ML3 with Northern Counties B32D body.
New in April 1929, this Maudslay /
Northern Counties bodied bus was one of seven vehicles that the
council purchased that year to supplement the tram system. Running
on four main routes across the city, they were later joined by more
buses to completely replace the trams in August 1931.
This particular vehicle was withdrawn from service in 1939 and sold
to a local farmer for use as family accommodation in Woodwater Lane.
It later ended up in a barn at the top of Telegraph Hill where it
remained until 1965 when it was purchased by a coach operator in
Northampton which had, in the past, run many vehicles of Maudslay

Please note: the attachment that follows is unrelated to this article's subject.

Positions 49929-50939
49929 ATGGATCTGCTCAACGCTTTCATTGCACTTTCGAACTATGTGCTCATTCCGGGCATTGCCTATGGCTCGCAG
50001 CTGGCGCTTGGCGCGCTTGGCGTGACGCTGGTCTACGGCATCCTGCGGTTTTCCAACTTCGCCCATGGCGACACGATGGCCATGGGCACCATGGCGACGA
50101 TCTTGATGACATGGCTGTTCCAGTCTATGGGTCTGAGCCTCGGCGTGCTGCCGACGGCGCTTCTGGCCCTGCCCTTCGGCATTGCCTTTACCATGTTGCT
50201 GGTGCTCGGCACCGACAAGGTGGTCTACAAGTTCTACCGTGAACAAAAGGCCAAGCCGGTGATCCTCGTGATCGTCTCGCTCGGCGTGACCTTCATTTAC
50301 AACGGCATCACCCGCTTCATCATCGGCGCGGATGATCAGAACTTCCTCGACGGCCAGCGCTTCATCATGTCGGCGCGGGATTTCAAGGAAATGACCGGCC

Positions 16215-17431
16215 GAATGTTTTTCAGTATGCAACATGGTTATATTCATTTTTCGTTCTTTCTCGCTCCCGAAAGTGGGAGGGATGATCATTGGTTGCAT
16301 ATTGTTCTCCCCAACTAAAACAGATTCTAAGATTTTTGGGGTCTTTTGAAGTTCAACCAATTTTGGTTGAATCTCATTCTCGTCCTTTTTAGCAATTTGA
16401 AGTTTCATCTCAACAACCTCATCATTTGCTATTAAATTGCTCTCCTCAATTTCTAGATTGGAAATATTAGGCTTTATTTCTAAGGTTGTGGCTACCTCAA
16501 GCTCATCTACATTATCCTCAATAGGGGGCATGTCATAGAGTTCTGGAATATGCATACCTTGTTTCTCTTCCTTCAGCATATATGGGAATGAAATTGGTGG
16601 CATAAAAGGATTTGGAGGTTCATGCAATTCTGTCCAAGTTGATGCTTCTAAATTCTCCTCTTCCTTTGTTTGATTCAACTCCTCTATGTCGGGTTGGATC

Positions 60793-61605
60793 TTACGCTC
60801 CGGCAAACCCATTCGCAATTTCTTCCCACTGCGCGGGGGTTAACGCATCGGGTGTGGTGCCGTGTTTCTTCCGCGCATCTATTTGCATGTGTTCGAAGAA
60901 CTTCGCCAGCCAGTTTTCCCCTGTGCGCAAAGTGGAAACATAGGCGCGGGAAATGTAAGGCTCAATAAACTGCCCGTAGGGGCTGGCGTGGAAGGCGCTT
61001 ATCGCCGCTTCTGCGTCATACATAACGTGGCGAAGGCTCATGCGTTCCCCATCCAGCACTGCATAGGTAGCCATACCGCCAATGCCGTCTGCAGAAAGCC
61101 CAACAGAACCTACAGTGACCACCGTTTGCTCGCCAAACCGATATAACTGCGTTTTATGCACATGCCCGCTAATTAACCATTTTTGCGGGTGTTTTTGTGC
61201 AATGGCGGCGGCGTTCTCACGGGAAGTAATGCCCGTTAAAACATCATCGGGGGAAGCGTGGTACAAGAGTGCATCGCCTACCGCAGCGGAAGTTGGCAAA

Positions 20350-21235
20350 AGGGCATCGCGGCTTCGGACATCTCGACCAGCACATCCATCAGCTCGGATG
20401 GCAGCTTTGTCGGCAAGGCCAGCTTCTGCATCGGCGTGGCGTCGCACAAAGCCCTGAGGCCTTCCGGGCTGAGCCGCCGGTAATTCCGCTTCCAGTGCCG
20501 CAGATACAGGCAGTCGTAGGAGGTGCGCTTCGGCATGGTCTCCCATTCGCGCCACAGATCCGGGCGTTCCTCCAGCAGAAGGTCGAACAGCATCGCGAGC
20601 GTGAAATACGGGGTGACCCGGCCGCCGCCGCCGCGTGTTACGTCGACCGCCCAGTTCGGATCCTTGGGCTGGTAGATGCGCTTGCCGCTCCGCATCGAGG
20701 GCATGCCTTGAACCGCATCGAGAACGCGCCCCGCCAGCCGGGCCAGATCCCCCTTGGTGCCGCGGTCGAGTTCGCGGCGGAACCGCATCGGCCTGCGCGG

manufacture. Meanwhile, all the other early Exeter Maudslay buses
had been used as ambulances during the war and were subsequently
scrapped, leaving this bus a lasting reminder of a once familiar
type. In November 2011 ownership of the bus changed hands and it was
immediately placed in the care of the Trust (WHOTT) since when a lot
of research into the original livery and interior design enabled a
full restoration to take place. It made a visit to Westpoint in
September 2014 and on 2nd May 2015 returned to the streets of Exeter
for the first time in seventy-six years. The occasion was the
outgoing Lord Mayor’s final charity coffee morning at the city’s
FJ6154 is believed to be the oldest surviving Maudslay bus in
running condition and carries the oldest surviving bodywork by
Northern Counties Engineering of Wigan. Powered by a Maudslay 60hp
4-cylinder overhead valve petrol engine, the drive is transmitted
through a cone clutch and four-speed gearbox to an underslung worm
differential. The 32-seat interior is arranged in two compartments,
the rear one allowing for smokers.